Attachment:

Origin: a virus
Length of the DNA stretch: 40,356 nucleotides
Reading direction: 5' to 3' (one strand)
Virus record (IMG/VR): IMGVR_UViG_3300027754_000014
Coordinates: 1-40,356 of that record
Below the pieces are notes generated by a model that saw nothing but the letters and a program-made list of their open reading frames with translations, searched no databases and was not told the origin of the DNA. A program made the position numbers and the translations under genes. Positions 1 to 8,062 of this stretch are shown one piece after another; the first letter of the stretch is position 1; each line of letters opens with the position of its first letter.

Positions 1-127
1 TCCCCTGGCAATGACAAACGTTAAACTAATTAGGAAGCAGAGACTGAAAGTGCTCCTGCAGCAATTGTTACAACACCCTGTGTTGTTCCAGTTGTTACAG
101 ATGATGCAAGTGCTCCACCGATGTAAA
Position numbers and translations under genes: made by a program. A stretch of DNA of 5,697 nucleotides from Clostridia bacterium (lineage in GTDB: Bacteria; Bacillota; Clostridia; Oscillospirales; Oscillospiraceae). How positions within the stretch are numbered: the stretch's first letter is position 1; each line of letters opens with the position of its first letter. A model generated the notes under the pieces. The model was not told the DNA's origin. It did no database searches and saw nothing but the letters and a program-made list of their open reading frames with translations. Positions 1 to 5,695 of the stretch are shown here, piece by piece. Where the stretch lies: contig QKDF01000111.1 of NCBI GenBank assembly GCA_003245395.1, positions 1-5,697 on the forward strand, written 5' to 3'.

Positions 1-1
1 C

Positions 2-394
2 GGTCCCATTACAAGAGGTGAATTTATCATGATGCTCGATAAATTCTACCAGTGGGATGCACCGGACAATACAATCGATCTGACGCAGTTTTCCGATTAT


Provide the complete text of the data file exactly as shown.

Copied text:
Origin: a virus
Length of the DNA stretch: 40,356 nucleotides
Reading direction: 5' to 3' (one strand)
Virus record (IMG/VR): IMGVR_UViG_3300027754_000014
Coordinates: 1-40,356 of that record
Below the pieces are notes generated by a model that saw nothing but the letters and a program-made list of their open reading frames with translations, searched no databases and was not told the origin of the DNA. A program made the position numbers and the translations under genes. Positions 1 to 8,062 of this stretch are shown one piece after another; the first letter of the stretch is position 1; each line of letters opens with the position of its first letter.

Positions 1-127
1 TCCCCTGGCAATGACAAACGTTAAACTAATTAGGAAGCAGAGACTGAAAGTGCTCCTGCAGCAATTGTTACAACACCCTGTGTTGTTCCAGTTGTTACAG
101 ATGATGCAAGTGCTCCACCGATGTAAA
Position numbers and translations under genes: made by a program. A stretch of DNA of 5,697 nucleotides from Clostridia bacterium (lineage in GTDB: Bacteria; Bacillota; Clostridia; Oscillospirales; Oscillospiraceae). How positions within the stretch are numbered: the stretch's first letter is position 1; each line of letters opens with the position of its first letter. A model generated the notes under the pieces. The model was not told the DNA's origin. It did no database searches and saw nothing but the letters and a program-made list of their open reading frames with translations. Positions 1 to 5,695 of the stretch are shown here, piece by piece. Where the stretch lies: contig QKDF01000111.1 of NCBI GenBank assembly GCA_003245395.1, positions 1-5,697 on the forward strand, written 5' to 3'.

Positions 1-1
1 C

Positions 2-394
2 GGTCCCATTACAAGAGGTGAATTTATCATGATGCTCGATAAATTCTACCAGTGGGATGCACCGGACAATACAATCGATCTGACGCAGTTTTCCGATTAT